Wed | Dec 8, 2021

NIDS fell flat!

Published:Monday | May 6, 2019 | 12:25 AM

THE EDITOR, Sir:

Gleaner columnist Glenn Tucker completely missed the point in his column ‘The NIDS ruling: A solution searching for a problem’. The NIDS law he referred to was rushed through Parliament with some 260 amendments and provided extreme penalties, such as heavy fines and refusal of government services, if one did not have NIDS!

The NIDS Act required personal and intrusive biometric data which could not prevent the type of identity fraud Mr Tucker experienced. NIDS was not a solution; it was a problem. It could not prevent fraud.The USA and Canada, with a combined population close to 400 million, don’t have the equivalent of NIDS. What works in those other countries is a unique social numbering system which drives identity and national ID systems, such as passports and driver’s licences. And since this number is required for government services, banking, employment, vital links are established which enables identity tracking and flagging of suspicious and fraudulent activities. Passports used for crossing international borders makes more sense for the use of biometrics data to secure borders and national security.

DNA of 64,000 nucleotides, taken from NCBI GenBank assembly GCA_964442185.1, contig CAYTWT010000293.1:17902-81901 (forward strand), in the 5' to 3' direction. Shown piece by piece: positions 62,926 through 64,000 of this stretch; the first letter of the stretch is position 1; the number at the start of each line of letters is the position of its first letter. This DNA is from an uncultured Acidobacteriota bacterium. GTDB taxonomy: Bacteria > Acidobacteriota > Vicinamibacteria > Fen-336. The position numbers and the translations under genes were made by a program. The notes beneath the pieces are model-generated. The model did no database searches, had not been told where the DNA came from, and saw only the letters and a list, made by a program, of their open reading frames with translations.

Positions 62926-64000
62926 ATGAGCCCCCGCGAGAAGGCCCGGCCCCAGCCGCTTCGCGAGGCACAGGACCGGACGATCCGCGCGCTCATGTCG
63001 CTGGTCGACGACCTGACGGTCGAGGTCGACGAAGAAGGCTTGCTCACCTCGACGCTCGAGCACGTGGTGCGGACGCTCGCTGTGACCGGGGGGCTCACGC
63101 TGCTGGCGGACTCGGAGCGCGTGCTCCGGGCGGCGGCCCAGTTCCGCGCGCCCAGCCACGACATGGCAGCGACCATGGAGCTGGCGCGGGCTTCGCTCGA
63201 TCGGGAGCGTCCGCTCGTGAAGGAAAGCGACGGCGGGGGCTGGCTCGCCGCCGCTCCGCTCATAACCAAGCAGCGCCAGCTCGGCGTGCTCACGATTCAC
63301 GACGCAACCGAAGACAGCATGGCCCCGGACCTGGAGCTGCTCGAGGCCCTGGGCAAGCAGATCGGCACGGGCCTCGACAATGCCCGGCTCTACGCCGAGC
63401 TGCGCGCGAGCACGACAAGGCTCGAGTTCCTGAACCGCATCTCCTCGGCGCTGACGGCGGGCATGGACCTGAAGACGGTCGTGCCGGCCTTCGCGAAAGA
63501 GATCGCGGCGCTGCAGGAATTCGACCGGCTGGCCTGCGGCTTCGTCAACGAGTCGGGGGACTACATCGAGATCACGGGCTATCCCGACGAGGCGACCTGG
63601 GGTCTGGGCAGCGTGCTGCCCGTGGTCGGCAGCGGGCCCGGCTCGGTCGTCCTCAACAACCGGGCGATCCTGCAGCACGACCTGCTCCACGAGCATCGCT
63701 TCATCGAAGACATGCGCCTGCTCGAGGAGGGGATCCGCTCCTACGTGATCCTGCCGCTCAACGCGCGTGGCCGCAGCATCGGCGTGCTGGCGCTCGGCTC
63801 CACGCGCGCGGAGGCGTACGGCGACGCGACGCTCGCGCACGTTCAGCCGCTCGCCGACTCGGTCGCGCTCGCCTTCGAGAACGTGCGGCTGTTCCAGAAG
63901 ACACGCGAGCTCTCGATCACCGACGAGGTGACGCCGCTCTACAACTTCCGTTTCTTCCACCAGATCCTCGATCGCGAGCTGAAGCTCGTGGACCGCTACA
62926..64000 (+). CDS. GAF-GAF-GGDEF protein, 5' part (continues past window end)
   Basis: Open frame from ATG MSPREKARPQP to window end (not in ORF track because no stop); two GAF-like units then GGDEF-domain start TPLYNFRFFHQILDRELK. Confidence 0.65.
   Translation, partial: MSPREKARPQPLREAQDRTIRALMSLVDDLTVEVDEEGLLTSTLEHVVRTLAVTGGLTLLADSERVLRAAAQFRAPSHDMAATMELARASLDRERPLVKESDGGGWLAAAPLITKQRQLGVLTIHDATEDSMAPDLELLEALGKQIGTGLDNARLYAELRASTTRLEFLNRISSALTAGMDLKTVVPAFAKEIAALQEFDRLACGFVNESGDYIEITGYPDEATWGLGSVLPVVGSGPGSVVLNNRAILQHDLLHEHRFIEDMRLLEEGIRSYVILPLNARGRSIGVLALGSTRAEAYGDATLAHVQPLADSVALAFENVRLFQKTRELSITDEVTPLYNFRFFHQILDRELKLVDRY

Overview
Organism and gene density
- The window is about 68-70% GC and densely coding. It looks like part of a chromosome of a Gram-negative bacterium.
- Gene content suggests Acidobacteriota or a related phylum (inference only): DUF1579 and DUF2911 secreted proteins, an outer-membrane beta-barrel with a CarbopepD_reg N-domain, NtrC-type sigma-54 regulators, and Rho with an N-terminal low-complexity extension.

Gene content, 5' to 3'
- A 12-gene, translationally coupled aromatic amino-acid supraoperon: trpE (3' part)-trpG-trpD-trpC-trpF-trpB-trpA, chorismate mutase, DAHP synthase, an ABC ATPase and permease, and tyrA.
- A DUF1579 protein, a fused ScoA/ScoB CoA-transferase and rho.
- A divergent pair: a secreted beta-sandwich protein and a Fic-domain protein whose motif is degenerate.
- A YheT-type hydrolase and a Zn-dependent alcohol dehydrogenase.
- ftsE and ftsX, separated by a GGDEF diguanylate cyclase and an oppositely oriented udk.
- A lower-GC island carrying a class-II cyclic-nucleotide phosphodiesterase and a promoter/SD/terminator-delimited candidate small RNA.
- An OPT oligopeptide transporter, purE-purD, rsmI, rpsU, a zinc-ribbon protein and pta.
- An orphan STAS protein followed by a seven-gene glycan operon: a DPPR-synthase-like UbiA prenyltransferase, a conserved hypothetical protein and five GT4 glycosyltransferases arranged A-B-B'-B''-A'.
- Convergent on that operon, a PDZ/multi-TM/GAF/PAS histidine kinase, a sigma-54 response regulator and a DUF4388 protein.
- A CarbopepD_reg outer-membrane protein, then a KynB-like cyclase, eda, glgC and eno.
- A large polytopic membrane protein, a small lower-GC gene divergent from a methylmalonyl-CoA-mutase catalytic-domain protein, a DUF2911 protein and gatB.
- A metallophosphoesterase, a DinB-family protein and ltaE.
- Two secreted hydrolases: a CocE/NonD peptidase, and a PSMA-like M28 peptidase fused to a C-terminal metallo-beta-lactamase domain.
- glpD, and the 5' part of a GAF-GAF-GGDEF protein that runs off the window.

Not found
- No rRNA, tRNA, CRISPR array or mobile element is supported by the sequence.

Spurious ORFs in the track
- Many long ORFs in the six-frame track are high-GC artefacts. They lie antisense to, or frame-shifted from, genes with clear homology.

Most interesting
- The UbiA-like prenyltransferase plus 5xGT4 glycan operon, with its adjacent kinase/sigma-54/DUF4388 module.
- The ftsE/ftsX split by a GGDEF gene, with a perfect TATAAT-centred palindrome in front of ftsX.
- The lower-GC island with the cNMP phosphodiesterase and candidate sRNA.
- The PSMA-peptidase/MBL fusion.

Simplistic argument

It is simplistic to suggest that none of our existing identifications are secure enough, just because IDs can be fraudulently cloned. Businesses and government need to improve their processes of vetting and mapping information for validation and security. I still maintain that our TRN (taxpayer registration number) system could be enhanced and secured to drive national identity. Even if another ID system is proposed, it should be linked and driven to the TRN to enable a more complete system of tracking identity. Most Jamaicans have a TRN, which is linked to their driver’s licence and is required for government services. TRN should be required for passports as well, and records of death. The TRN can be secured to eliminate duplicates and fraudulent numbers. Eventually, the system will be close to 100 per cent accurate.

It is pointless blaming anyone for the demise of NIDS when the proposed NIDS fell flat on its own. The Government was arrogant during the fast-paced consultative process with the public, and they moved forward with NIDS implementation, even when a legal challenge stood in the way. It is naive to think that NIDS by itself can solve crime when we don’t even have an adequate security system (with biometrics) that can be used to track the small percentage of perpetrators, most of whom are repeat offenders!

P. CHIN

chin_p@yahoo.com